Tag Archives: sand sculpture

Amusing Monday: Amazing sand sculptures are but brief creations

Creativity, humanity and whimsy seem to be abundant qualities among the sand sculptors producing unique works of art at various competitions across the United States this year.

“Dance of the Undefined,” first place in the Hampton Beach Sand Sculpting Competition. Artist: Mélineige Beauregard, Montreal, Quebec. // Photo: Hampton Beach Facebook page

In June, the Hampton Beach Sand Sculpting Competition in New Hampshire celebrated its 17th anniversary by attracting more than a dozen professional artists, including at least five from Canada.

This year’s winner at Hampton Beach was Mélineige Beauregard from Montreal, Quebec. Her work in sand, titled “Dance of the Undefined,” shows a woman from the waist up with honeycomb arms stretched above her head. Mélineige explained that the piece represents how people are constantly changing in some ways while staying the same in others.

She considers art as a kind of spiritual experience, according her to bio on the Hampton Beach website.

“When my hands touch the material, when my heart opens to give life, when my head is illuminated by light, I become the co-creator of the universe,” she was quoted as saying. “An artist is one who spiritualizes matter. For me, art is a means of communication, a way to transmit the energy of life, to affirm its vastness and its beauty.”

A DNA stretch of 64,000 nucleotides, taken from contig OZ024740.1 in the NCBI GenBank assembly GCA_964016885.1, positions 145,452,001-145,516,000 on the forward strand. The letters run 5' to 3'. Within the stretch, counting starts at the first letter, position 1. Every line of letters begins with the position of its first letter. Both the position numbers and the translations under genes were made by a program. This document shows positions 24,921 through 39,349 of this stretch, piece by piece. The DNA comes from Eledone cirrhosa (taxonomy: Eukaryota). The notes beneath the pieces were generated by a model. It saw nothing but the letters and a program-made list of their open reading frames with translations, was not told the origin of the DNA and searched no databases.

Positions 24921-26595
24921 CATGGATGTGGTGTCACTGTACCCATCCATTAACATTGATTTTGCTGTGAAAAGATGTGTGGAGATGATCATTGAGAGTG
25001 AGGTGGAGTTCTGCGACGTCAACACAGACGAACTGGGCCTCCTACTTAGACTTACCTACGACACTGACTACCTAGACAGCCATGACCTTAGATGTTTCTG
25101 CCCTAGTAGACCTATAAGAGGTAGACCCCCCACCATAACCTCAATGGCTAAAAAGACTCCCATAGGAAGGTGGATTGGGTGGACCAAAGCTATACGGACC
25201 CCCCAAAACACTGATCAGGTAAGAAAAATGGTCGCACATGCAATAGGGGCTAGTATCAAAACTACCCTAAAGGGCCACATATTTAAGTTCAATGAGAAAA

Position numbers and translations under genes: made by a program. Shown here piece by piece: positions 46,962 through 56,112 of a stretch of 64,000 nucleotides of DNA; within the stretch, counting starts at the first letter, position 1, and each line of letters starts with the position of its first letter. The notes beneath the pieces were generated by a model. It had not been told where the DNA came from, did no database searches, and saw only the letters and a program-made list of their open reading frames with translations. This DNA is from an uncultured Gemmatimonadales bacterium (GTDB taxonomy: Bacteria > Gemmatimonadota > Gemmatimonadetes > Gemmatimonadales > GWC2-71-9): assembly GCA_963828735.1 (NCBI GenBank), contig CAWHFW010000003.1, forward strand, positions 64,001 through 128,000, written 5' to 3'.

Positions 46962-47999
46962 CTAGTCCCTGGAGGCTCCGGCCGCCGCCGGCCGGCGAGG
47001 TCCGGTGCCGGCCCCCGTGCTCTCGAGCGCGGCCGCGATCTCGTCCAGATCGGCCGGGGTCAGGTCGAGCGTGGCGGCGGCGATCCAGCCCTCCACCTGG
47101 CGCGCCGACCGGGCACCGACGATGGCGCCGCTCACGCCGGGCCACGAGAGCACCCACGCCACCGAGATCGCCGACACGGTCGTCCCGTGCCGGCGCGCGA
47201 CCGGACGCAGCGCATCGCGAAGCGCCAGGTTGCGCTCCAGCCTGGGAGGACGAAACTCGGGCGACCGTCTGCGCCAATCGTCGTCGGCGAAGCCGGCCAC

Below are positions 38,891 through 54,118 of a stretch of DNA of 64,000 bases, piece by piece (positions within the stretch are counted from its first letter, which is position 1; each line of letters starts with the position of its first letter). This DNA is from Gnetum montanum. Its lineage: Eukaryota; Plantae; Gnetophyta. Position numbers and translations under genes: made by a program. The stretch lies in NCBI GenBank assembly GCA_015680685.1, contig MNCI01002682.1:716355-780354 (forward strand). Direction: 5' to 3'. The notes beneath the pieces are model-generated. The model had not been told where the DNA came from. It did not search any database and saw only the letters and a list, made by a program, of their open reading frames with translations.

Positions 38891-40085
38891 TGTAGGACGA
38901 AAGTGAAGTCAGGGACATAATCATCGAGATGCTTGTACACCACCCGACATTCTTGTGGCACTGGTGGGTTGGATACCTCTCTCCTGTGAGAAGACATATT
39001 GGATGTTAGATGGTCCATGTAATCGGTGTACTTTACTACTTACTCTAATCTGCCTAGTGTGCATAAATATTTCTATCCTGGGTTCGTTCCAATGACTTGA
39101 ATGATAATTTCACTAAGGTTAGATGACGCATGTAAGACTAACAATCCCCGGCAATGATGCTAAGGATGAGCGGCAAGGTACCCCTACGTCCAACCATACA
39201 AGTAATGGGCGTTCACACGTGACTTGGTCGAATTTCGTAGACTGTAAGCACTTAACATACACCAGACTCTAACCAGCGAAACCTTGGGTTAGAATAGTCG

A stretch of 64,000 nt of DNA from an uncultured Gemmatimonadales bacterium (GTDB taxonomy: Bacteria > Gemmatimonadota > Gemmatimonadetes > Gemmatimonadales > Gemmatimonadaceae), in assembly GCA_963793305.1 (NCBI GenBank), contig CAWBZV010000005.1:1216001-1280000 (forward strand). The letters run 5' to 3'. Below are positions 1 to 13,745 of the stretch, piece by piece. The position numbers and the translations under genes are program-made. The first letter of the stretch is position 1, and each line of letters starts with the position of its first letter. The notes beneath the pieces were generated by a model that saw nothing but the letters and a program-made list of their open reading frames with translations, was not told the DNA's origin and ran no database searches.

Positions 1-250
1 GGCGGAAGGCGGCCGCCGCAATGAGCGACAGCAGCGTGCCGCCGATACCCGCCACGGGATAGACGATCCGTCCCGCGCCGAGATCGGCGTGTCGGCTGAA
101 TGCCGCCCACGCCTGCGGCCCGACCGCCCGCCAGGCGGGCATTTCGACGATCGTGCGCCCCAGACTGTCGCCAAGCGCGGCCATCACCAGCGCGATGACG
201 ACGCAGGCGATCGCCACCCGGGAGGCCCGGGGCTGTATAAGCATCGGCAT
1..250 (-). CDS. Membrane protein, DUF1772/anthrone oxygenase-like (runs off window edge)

Mélineige has won more than 30 individual awards in sand sculpting. In 2004, she teamed up with her father, renowned sculptor Guy Beauregard, to win the World Championship doubles competition. Last year, she was the winner at the Revere Beach International Sand Sculpting Festival in Massachusetts. See the article by Liz Vanderau in Boston University Today. A slideshow of the Hampton Beach sculptures was posted on YouTube by Ammoguy5. Winners were listed on the Hampton Beach website with photos on the Hampton Beach Facebook page.

“Soul Evolution,” first place in the Revere Beach International Sand Sculpting Frestival. Artist: Pavel Mylnikov, Moscow, Russia.